Current marketing automation systems are too slow for transactions that demand instant buying decisions. Click To Tweet

The key problem is that every visitor who makes a first contact with a website is treated as a total stranger and so quite a lot of time and visits are needed to get to know him or her better. With activities that require a long buying decision process and include several participants in the buying decision, this doesn’t present a major problem. But it is a problem in cases that require instant buying decisions or where providers don’t want to build a long-term relationship with their customers through regular marketing activities.

Current marketing automation systems operate by introducing a cookie to the device upon first contact, which enables us to track the activities on that device. When the first conversion is made (for example, by completing a form to access premium content), this cookie is also connected with the user’s identity. In practice, this means that it is from this moment onwards we use marketing automation to collect data on prospects and predict their interests and purchase readiness. That’s all very fine, but you need to know that you need quite some time and several visits to collect a critical mass of data to be able to really effectively process an individual as a prospect. Another problem is that we can only take into account the data we have captured in the traffic and interactions in our own digital backyards. The marketing automation systems that are now considered mainstream (and are still fairly rarely used by Slovenian companies) don’t connect the identities that individuals reveal during a conversion, in which they download one of our files or sign up for a webinar by logging in through their social media accounts. Accordingly, these systems don’t provide data on how these individuals may be connected with people that are our competition’s employees or customers, or our customers’ partners, let alone predict and compare their sentiment towards us or our competitors. For now, more skilled sellers are identifying all of this by hand, when they are preparing for a personal approach to a customer. But in coming years, this will become a constituent part of activities performed by marketing engines that will also become affordable to large and medium-sized Slovenian companies.

An example of a new-generation marketing engine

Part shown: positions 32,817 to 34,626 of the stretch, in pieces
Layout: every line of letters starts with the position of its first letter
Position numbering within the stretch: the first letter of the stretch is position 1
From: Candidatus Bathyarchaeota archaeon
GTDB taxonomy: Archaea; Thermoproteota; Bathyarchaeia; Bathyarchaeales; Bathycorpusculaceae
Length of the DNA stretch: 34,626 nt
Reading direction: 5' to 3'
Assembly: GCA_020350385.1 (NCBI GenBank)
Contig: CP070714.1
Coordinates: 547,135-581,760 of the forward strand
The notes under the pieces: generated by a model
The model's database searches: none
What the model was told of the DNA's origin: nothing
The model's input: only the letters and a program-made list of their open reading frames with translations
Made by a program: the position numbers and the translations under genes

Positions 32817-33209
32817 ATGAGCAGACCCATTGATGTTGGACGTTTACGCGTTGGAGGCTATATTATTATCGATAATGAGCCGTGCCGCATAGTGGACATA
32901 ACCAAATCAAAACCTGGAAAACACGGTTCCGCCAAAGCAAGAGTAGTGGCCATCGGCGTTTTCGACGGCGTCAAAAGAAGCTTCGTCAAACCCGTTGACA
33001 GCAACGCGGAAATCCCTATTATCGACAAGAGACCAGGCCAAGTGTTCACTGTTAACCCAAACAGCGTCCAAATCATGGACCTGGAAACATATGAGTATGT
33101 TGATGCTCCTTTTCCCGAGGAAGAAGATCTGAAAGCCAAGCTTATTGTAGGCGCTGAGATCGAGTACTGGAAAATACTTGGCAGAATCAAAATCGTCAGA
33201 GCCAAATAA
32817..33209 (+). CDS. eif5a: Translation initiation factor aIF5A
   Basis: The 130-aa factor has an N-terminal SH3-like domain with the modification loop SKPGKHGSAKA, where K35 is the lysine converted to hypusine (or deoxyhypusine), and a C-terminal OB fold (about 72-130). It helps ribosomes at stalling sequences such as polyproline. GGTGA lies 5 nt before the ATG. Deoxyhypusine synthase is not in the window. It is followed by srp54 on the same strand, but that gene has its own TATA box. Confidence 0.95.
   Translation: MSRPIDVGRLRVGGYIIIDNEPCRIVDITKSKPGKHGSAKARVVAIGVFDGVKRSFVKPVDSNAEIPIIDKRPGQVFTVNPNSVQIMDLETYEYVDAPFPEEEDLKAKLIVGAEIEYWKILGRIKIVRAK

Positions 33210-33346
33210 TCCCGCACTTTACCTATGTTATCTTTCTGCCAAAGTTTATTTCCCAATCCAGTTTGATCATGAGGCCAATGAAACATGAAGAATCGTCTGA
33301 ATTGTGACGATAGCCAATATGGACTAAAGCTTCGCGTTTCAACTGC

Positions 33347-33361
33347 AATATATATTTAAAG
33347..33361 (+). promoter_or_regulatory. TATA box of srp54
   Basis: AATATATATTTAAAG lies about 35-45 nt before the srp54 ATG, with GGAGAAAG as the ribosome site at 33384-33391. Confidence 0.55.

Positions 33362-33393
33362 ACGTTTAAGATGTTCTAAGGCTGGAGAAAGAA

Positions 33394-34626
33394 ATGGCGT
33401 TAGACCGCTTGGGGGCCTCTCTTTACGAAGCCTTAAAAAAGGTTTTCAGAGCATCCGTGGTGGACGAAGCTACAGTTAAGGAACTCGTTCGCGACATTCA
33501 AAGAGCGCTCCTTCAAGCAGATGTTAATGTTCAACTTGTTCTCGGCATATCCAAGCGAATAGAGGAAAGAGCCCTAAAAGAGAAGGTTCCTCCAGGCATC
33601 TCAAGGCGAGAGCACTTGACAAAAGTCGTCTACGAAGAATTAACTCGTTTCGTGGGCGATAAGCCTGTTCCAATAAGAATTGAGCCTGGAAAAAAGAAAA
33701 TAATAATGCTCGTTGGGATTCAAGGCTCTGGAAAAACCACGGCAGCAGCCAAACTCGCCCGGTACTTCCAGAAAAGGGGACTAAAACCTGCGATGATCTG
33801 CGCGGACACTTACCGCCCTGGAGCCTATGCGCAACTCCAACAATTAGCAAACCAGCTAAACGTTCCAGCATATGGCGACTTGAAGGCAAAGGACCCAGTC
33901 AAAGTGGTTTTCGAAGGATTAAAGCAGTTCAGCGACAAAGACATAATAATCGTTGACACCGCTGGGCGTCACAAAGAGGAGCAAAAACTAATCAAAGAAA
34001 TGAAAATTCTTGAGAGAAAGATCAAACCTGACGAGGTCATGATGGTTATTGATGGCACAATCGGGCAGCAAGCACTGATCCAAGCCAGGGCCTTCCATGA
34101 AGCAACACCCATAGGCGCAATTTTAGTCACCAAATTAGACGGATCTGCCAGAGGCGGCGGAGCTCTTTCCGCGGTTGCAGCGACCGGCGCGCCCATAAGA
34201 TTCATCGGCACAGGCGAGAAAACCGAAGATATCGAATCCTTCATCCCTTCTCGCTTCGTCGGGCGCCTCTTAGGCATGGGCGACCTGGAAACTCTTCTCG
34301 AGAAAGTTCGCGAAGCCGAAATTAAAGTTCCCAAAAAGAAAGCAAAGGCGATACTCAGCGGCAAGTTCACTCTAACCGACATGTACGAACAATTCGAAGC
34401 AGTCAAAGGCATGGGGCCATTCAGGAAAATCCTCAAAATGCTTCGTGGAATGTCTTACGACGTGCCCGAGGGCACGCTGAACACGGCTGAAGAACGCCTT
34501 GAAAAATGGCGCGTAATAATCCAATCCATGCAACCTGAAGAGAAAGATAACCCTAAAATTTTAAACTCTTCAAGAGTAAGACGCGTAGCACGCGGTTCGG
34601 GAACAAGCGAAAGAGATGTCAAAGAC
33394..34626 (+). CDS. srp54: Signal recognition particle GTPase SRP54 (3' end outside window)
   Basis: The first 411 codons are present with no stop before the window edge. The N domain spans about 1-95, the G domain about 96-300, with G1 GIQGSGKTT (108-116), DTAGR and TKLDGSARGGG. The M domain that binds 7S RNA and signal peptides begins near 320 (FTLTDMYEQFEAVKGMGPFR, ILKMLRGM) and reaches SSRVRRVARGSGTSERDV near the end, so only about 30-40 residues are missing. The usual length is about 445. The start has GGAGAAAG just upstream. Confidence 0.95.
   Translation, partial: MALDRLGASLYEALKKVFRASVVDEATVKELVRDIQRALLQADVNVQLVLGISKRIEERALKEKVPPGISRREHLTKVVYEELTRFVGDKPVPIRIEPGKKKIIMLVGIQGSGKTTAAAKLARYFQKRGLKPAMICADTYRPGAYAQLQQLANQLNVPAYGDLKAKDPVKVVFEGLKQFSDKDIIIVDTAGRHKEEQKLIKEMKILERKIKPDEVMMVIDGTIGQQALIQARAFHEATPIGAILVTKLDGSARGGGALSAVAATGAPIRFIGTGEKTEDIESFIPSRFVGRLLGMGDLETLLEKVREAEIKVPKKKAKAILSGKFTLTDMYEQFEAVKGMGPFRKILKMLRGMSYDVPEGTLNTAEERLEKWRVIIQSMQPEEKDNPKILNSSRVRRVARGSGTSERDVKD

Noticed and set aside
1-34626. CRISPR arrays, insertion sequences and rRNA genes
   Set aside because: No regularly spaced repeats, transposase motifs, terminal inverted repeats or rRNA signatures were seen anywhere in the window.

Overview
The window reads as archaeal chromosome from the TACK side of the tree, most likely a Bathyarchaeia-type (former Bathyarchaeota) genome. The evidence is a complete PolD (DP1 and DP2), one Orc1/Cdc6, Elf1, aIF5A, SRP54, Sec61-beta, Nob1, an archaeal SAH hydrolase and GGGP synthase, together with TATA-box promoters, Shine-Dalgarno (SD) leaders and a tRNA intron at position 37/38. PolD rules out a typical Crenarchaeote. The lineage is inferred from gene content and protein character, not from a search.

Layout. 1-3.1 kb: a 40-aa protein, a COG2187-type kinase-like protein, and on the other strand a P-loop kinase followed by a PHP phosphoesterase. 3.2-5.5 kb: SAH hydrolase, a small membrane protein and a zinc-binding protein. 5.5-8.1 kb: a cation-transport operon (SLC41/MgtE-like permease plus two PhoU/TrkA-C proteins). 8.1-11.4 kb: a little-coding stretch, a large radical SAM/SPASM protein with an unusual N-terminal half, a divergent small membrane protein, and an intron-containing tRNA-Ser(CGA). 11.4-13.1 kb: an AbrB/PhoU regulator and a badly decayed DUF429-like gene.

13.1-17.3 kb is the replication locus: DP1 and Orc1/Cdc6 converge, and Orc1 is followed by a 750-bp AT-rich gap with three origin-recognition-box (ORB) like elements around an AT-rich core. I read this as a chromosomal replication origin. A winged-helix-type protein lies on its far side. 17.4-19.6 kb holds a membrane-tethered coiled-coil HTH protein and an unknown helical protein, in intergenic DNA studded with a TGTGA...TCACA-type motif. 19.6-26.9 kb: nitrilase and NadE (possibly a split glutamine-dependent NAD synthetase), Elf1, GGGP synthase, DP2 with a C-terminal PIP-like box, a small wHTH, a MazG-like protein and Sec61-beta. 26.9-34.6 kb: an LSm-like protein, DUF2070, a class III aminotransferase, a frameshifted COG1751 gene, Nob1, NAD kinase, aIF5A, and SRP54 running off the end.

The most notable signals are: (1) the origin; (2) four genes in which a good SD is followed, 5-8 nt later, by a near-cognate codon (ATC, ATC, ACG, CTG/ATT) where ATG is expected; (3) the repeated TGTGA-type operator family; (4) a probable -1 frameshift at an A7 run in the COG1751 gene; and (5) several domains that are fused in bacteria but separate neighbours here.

Let me make up an example, so you can have a better idea of what I’m talking about. I’ve read that the largest Slovenian online store has 520,000 registered users. That’s more than a quarter of the total Slovenian population. If they could register through their Facebook account (which I would personally prefer because I wouldn’t have to come up with new passwords and so I always use options like these), the store could find out many things about their registered users (and even their Facebook friends) before they made even a single purchase.

Amazon, Facebook, and a wizard for finding the perfect gift for friends, all in one. Perfect! Click To Tweet

Let’s say that one of the purchasing moments of every individual is connected with giving birthday presents to friends. Facebook knows who your (close) friends are when they have their birthdays, and what they’re interested in. Some of them allow these personal data to be revealed to the public (consciously or not). Can you imagine receiving an email from Amazon informing you which of your (close) Facebook friends have their birthdays next week and what you could buy them based on their interests in life (and what they haven’t yet bought on Amazon by themselves)? Can you imagine that, not that far away in the future, you will also begin to be bombarded with such personalized ads? A personalized ad recommending you buy something seems to be the most personalization can do at the moment.

What the wizards for finding the perfect gift for a friend are asking you about today could also be found out by these systems themselves. If you look at my Facebook profile, it’ll soon become clear to you that you can’t really go wrong by getting me something golf-related, a bottle of good wine, a trip to a winemaker or a reservation at a good restaurant.

If technology used social media data to help Trump win the election, it may also help your business in the future.

How about we make the first step together today already? Call me at 00386 41 668 757.

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Surely you didn’t think that here at the FrodX blog we’d ignore the toy that’s taken over the world in just a few months? Last year we were hunting Pokémons, but today, with its successor in my hands, I’m spinning the marvel that’s spread through schools, playgrounds, and offices faster than any childhood epidemic.